Senecio lemmonii, Lemmon's Ragwort
Scientific Name: Senecio lemmonii
Common Name: Lemmon's Ragwort
Also Called: Lemmon Groundsel
Family: Asteraceae, Sunflower Family
Synonyms: (Senecio decorticans)
Size: Up to 3 feet or more.
Growth Form: Forb/herb, subshrub; erect or ascending; stems and leaves mostly glabrous.
Leaves: Green; leaves, up to 4 inches long; alternate; lanceolate to lance-linear; upper leaves sessile or clasping, auriculate; margins unevenly dentate; leaves with tufts of white hairs in leaf axils.
Flower Color: Yellow; 4 to 12 flowers in campanulate involucre; radiate heads about an inch or more wide; ray florets, disk florets orange-yellow; phyllaries tips with minute black dots; fruit an achene.
Flowering Season: February to May.
Elevation: 1,500 to 3,500 feet.
Habitat Preferences: Rocky slopes, dry hillsides, usually among shrubs.
Recorded Range: Lemmon's Ragwort is a relatively rare plant in the United States where it is found only in Arizona in the central and southern parts of the state as well as Yuma and Navajo Counties. It is also native to Baja California.
North America & US County Distribution Map for Senecio lemmonii.
U.S. Weed Information: No data available.
Invasive/Noxious Weed Information: No data available.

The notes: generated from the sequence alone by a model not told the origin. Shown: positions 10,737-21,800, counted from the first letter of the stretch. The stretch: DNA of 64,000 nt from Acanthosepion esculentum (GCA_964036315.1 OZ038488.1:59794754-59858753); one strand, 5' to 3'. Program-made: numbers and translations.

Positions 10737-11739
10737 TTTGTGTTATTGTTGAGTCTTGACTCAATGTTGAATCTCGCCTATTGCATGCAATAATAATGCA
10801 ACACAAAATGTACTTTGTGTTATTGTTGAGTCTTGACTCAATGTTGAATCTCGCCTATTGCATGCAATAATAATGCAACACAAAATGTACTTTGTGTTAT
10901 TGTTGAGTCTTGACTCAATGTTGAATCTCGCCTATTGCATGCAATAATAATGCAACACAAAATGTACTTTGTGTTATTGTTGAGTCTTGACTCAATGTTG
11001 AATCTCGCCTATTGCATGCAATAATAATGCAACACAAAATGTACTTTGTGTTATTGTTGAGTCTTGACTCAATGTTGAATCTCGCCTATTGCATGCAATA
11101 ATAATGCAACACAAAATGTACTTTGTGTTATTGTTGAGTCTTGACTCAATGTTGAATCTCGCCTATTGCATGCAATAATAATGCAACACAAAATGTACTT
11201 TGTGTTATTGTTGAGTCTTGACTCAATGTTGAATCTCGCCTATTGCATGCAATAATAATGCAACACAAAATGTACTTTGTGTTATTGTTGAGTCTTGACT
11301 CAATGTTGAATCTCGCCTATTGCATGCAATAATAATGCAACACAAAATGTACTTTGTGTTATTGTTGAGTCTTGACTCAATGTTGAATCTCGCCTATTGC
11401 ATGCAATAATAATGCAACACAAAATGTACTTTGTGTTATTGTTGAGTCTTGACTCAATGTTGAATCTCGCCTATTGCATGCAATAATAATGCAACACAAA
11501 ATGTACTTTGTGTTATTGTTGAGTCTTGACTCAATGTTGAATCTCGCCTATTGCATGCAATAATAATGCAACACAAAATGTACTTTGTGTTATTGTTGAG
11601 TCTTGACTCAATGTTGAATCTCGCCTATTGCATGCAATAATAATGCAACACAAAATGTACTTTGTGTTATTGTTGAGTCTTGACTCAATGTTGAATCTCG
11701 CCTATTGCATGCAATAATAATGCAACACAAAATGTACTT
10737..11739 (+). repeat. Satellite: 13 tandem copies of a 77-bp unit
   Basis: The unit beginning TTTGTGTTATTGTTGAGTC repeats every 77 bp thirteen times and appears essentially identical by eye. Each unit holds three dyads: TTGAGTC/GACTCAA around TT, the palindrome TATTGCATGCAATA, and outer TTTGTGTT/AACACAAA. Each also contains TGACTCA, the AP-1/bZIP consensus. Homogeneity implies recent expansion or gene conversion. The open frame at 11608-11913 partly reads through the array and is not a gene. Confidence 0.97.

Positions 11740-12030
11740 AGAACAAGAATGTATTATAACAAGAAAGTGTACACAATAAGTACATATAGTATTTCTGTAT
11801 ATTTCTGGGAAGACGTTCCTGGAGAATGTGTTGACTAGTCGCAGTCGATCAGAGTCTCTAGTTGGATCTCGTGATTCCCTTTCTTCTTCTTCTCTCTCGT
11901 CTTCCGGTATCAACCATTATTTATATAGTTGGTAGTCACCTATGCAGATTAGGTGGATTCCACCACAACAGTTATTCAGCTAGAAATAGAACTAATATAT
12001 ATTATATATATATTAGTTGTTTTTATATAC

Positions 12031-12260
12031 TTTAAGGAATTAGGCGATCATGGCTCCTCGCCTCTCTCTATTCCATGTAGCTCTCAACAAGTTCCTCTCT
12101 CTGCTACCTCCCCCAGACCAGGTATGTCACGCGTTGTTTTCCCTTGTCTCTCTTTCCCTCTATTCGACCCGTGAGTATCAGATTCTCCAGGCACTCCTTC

Wetland Indicator: No data available.
Threatened/Endangered Information: No data available.
Genus Information: In North America there are 70 species for Senecio. The Editors of Encyclopedia Britannica identify about 1,200 species distributed throughout the world.
In the Southwestern United States: Arizona has 13 species of genus, California has 25 species, Nevada has 15 species, New Mexico has 22 species, Texas has 9 species, Utah has 18 species. All data is approximate and subject to taxonomic changes.
Comments: Lemmon's Ragwort is an early spring bloomer that is common in Arizona in preferred habitats. Photo above taken April 12 near the Salt River along the Apache Trail, Fish Creek Hill, Maricopa County, Arizona. The type of Senecio decorticans is from along the Salt River, near the Apache Trail (Nelson 10309, 11287).
The genus Senecio is derived from the latin root senex meaning "old" or seneció for "old man" referring to the gray hairs on the seeds. Lemmonii is in honor of John Gill Lemmon (1832-1908) an American botanist, Civil War veteran and former prisoner of Andersonville. John G. Lemmon was married to fellow botanist, Sara Plummer Lemmon, and the two jointly cataloged numerous western and desert plants.